"Social Dieting" May Be the Secret Weapon in War on Fat

"Social Dieting" May Be the Secret Weapon in War on Fat 
New Data Suggests Social Media Is a Promising Way to Successfully
Kickstart Weight Loss 
NEW YORK, NY -- (Marketwire) -- 12/21/12 --  Can social media make
you thin? A start-up company in New York is betting that it can. In
January of 2012, DietBet, Inc. rolled out a game where participants
lose weight together as part of an online competition. After hosting
thousands of players, the results paint a picture that people who go
about their weight loss collaboratively are far more successful in
their quest to get in shape.  
Here are some of the company's findings for players in DietBet games: 


 
--  Ninety percent lose weight during the four-week social game, averaging
    5.4 pounds
--  Those who play the game while sharing accomplishments on Facebook are
    27% more successful than those who don't
--  Players who invite friends to join them are 53% more successful
--  Players who engage with other players (by posting comments and photos
    in the game) are 381% more successful
--  Those with fans who cheer them on are 33% more successful
--  Players who organize games with 10 or more participants are 52% more
    successful

  
There is mounting evidence to suggest that being overweight is a social
phenomenon, like a contagious disease, rather than a strictly
individual matter. According to Dr. Nicholas Christakis, a professor
at Harvard Medical School, your weight is affected by the people
around you. "Obesity is contagious," he wrote in his book, Connected.
But while your friends make you fat, they can also make you skinny.
The social networking forces that drive weight gain can be thrown
into reverse. 
Brian Stelter, a reporter for The New York Times, famously lost 75
pounds in six months with his so-called Twitter Diet, where he
tweeted about everything he ate. The social support became highly
motivational, not just for him, but also for his followers, many of
whom lost weight with him.  
Weight Watchers pioneered what could be called "social dieting" long
before Twitter. Jean Nidetch, its founder, started organizing group
meetings in 1963 to give people struggling with their weight a chance
to offer support and also hold each other accountable. This model has
thrived. Today, the company hosts 20,000 meetings weekly. 
"At DietBet, we're taking that powerful combination of social
accountability and support -- and repackaging it in an engaging game
that you can play on your computer or smartphone," said Jamie Rosen,
DietBet's CEO. "The best part: it's working. Ninety percent lose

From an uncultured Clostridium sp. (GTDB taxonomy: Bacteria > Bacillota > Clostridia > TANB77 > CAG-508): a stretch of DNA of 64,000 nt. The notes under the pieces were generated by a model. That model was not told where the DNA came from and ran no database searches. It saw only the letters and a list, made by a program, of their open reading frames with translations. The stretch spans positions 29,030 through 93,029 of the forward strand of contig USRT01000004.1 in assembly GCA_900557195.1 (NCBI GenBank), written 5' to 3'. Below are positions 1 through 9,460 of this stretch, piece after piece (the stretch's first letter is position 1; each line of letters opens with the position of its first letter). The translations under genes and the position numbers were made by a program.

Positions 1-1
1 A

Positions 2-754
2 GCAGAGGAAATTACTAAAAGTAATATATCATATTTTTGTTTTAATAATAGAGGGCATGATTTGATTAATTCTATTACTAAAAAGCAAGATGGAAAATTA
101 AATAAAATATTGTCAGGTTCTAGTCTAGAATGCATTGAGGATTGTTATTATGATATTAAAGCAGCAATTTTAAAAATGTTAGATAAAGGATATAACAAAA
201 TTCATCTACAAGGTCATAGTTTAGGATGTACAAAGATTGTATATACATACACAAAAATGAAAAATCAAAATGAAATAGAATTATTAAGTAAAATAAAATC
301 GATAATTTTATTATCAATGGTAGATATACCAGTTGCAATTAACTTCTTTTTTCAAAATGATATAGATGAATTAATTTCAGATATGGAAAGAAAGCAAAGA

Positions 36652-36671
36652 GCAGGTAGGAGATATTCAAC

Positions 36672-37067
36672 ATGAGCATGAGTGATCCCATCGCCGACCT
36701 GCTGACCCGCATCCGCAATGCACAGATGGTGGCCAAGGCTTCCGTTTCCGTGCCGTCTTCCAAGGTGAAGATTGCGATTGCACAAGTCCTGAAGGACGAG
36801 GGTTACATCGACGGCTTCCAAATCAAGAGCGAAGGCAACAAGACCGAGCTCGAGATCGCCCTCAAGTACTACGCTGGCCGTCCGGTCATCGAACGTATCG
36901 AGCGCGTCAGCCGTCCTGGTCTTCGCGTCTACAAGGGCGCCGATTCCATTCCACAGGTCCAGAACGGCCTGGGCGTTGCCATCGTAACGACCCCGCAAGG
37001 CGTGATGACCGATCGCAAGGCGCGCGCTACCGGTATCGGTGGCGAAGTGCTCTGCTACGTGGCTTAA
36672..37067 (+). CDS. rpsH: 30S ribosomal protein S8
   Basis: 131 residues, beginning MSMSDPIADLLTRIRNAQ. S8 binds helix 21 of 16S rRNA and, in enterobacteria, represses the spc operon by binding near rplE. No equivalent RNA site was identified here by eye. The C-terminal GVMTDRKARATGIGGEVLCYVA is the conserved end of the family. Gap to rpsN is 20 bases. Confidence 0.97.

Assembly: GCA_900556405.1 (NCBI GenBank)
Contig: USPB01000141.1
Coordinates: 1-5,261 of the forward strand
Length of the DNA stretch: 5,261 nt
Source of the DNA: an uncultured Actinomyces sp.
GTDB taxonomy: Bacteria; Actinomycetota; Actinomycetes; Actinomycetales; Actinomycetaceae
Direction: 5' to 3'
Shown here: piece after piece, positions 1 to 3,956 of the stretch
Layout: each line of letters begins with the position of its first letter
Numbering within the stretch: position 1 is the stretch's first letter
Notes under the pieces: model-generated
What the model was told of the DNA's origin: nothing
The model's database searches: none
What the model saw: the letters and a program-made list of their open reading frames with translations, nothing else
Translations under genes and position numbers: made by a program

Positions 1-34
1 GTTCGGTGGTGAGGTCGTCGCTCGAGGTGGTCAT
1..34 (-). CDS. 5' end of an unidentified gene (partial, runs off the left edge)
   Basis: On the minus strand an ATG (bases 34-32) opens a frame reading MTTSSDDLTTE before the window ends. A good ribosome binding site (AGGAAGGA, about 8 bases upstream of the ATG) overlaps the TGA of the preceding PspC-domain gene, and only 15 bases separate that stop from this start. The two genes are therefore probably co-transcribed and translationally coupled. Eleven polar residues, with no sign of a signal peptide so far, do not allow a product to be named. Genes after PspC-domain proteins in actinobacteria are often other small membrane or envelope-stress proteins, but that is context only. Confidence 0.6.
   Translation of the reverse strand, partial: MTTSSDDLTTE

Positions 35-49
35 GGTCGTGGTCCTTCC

weight, on average about a pound and a half a week. Plus, it's
actually fun." 
Unlike other diet programs, which charge subscription fees for their
services, DietBet players end up paying each other for the
accountability. Players pool their money at the start of each game,
which the company holds in escrow. At the end, the money is
distributed evenly to whoever reaches the goal (of losing four
percent in four weeks). The company supplies referees to validate
weight loss. 
"Taking your friends' money was certainly enticing," said Samwoo E,
who has played in multiple DietBets in his office. "But what ended up
being more motivational was the friendly competition among the people
in my office. Nobody wanted to be the guy who didn't hit the target." 
"Having ongoing support and accountability is hugely beneficial to
losing weight," said Dr. Tricia M. Leahey, an assistant professor of
psychiatry and human behavior at the Warren Alpert Medical School of
Brown University. She is investigating the efficacy of "peer
coaching" in treating obesity in a new study. 
Could social media end up powering weight loss in the future? Mark
Zuckerberg, CEO of Facebook, sees social media transforming every
industry. "We believe social apps will be the best products in every
business category. In some categories, it may be an abrupt,
disruptive, or revolutionary change, and in others, the change may be
more subtle or roll out more slowly over time. [We're] seeing this
with media and games, and in the future we expect to see this in
commerce and even finance." Perhaps to that he should add weight
loss. 
About DietBet
 DietBet (http://www.dietbet.com) is a social dieting
company that is pioneering a whole new way to lose weight. It brings
people together to lose weight as a community instead of the
traditional approach of dieting alone. It's working. 90 percent of
DietBetters lose weight, with an average of nearly six pounds in four
weeks. DietBet was founded by Jamie Rosen and was launched in January
2012. DietBet players come from across the globe -- with more than 45
countries represented thus far. Find DietBet on Facebook
(https://www.facebook.com/Dietbet) and Twitter
(https://twitter.com/dietbet). A mobile app is also available. 
Media Contacts:
Ariel Abramowitz
Rose Communications for DietBet
aabramowitz@rosecomm.com
(917) 733-4095 
 
 
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